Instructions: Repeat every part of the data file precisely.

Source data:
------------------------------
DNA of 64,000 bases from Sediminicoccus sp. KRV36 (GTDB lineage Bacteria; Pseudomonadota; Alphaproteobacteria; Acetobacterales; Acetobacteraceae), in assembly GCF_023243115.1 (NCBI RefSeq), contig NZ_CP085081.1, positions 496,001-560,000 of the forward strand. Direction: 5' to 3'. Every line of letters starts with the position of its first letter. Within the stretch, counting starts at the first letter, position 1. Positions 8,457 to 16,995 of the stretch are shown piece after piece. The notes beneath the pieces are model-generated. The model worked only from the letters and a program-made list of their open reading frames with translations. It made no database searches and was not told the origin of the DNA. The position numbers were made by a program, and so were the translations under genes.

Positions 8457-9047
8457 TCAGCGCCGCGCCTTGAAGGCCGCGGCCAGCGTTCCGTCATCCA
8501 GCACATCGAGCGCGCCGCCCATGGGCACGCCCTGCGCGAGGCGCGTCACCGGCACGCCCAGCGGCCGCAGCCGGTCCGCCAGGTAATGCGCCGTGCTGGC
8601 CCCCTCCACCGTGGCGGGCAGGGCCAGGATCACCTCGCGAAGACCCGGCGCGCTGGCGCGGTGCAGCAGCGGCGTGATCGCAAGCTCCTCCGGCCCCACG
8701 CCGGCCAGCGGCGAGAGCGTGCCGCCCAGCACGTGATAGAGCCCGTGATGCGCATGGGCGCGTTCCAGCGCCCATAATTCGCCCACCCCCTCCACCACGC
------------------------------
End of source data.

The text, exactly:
DNA of 64,000 bases from Sediminicoccus sp. KRV36 (GTDB lineage Bacteria; Pseudomonadota; Alphaproteobacteria; Acetobacterales; Acetobacteraceae), in assembly GCF_023243115.1 (NCBI RefSeq), contig NZ_CP085081.1, positions 496,001-560,000 of the forward strand. Direction: 5' to 3'. Every line of letters starts with the position of its first letter. Within the stretch, counting starts at the first letter, position 1. Positions 8,457 to 16,995 of the stretch are shown piece after piece. The notes beneath the pieces are model-generated. The model worked only from the letters and a program-made list of their open reading frames with translations. It made no database searches and was not told the origin of the DNA. The position numbers were made by a program, and so were the translations under genes.

Positions 8457-9047
8457 TCAGCGCCGCGCCTTGAAGGCCGCGGCCAGCGTTCCGTCATCCA
8501 GCACATCGAGCGCGCCGCCCATGGGCACGCCCTGCGCGAGGCGCGTCACCGGCACGCCCAGCGGCCGCAGCCGGTCCGCCAGGTAATGCGCCGTGCTGGC
8601 CCCCTCCACCGTGGCGGGCAGGGCCAGGATCACCTCGCGAAGACCCGGCGCGCTGGCGCGGTGCAGCAGCGGCGTGATCGCAAGCTCCTCCGGCCCCACG
8701 CCGGCCAGCGGCGAGAGCGTGCCGCCCAGCACGTGATAGAGCCCGTGATGCGCATGGGCGCGTTCCAGCGCCCATAATTCGCCCACCCCCTCCACCACGC